In the Service of the Tsar Against Napoleon - The Memoirs of Denis Davidov, 1806 - 1814
By Denis Davidov
London: Greenhill Books, 1999. 214 pages. ISBN#1-85367-373-0. Hardcover.
Denis Davidov was a hussar officer who became a partisan and Russian hero during Napoleon's 1812 invasion of Russia. He wrote his memoirs in 1814 from the notes that he had kept during his military career. Davidov was a colorful and romantic figure who was in his element charging saber in hand, but he was also a well-known poet, an authority on the theory of warfare and a successful ladies man among many other things. He was the inspiration for Denisov, the devil-may-care character in Tolstoy's War and Peace.
Gregory Troubetzkoy has divided Davidov's memoirs in several chapters. In the first Davidov tells us in great detail how in 1793, when only seven years old, he met his hero, General Suvurov, a meeting that had a great effect on him. The next chapter describes his first campaign, the 1807 campaign against Napoleon. He tells us how, as a young adjutant to Prince Bagration eager to distinguish himself in battle, he attempted to defeat the entire French vanguard with a handful of cavalry and Jägers and of his close escape from capture or death. The third chapter is very interesting because Davidov describes the Battle of Eylau from a Russian point of view. He describes vividly the great slaughter that took place in this battle during the French infantry attacks and the charge of the French Cavalry. Chapter four gives us an eyewitness account of the peace talks at Tilsit between Napoleon and Tsar Alexander. On this occasion Davidov found himself eye to eye with Napoleon, an encounter which he describes in great detail, down to the color of the Emperor's hair and eyes. In chapter five we find Denis Davidov in Finland where he serves as a staff officer during the invasion of Finland and the defeat of the Swedes.
When Napoleon invades Russia in 1812 Lieutenant Colonel Davidov is in command of the 1st Battalion of the Akhtyrka Hussar Regiment. He soon realizes however that he can be more useful to his country as a partisan leader than as a simple hussar can so he asks for a separate command. With five officers, 50 hussars and 80 Cossacks under his orders, Davidov sets out to become a partisan. He uses his small band, which grows very fast into an effective partisan force of all arms, to raid and harass the French all the way to Moscow and back. He tells us about his various engagements with the French, from small and short skirmishes to full-fledged battles. We can read in numerous other memoirs how the Russian partisans made life difficult for the French, how they always hovered around their retreating army and how the Cossacks dealt with stragglers and foraging parties. Davidov tells us how it was for these Cossacks and how much damage and pain they caused the French with their hit and run tactics. In the next chapter of his memoirs, Davidov, after having read Napoleon's notebooks in 1830, goes through great lengths to refute Napoleon's statements in which he minimizes the impact of Russian partisan attacks on the Grande Armée. Davidov's memoirs end with a chapter on the War of Liberation in Germany (1813-1814) and the occupation of Dresden in which he played a major role.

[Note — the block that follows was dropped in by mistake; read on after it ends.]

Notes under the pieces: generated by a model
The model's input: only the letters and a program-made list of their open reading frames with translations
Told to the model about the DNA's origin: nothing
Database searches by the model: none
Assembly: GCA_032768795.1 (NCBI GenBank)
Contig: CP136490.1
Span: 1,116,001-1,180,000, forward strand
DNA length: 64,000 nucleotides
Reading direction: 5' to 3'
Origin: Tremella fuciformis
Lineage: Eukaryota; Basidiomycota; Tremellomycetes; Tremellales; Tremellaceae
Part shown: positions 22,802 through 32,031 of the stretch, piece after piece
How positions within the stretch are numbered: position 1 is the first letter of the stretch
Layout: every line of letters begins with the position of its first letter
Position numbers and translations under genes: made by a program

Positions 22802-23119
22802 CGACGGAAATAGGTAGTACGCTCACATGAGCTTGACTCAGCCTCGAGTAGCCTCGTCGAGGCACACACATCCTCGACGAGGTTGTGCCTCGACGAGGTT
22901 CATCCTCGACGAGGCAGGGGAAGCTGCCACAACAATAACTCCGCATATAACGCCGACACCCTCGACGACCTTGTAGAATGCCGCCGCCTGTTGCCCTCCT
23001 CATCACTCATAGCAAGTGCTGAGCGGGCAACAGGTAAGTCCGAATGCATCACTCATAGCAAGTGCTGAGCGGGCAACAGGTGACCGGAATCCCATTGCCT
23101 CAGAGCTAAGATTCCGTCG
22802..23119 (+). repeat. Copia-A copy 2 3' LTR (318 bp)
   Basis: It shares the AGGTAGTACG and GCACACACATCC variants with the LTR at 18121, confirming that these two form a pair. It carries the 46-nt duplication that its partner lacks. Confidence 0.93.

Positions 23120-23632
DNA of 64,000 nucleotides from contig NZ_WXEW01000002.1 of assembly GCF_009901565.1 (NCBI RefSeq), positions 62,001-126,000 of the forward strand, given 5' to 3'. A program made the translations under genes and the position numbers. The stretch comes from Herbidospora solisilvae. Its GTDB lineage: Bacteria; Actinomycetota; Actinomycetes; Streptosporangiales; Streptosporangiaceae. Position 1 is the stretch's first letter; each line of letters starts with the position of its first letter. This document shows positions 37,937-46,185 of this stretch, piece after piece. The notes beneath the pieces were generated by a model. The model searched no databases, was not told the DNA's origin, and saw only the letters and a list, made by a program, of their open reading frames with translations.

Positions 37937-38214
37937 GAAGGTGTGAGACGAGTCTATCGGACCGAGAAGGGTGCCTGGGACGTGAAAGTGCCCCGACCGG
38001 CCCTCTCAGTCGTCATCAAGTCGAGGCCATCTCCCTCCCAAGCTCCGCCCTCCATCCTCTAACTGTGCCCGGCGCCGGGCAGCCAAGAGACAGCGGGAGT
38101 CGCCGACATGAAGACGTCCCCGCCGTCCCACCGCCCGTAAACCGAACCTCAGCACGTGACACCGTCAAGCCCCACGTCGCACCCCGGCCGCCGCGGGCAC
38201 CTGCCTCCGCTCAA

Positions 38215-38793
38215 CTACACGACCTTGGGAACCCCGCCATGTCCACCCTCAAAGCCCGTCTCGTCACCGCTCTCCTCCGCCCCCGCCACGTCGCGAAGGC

Gregory Troubetzkoy and Greenhill Books are to be commended for providing this translation and I hope that many others will follow their example and provide us with more translations of Russian memoirs and documents. I think it is important to also know the Russian side of the Napoleonic Wars to give us the full picture instead of just the one-sided French picture that we are used to. If you want to know both sides of the story then In the Service of the Tsar Against Napoleon is a must have for your private library.
Reviewed by Fons Libert, FINS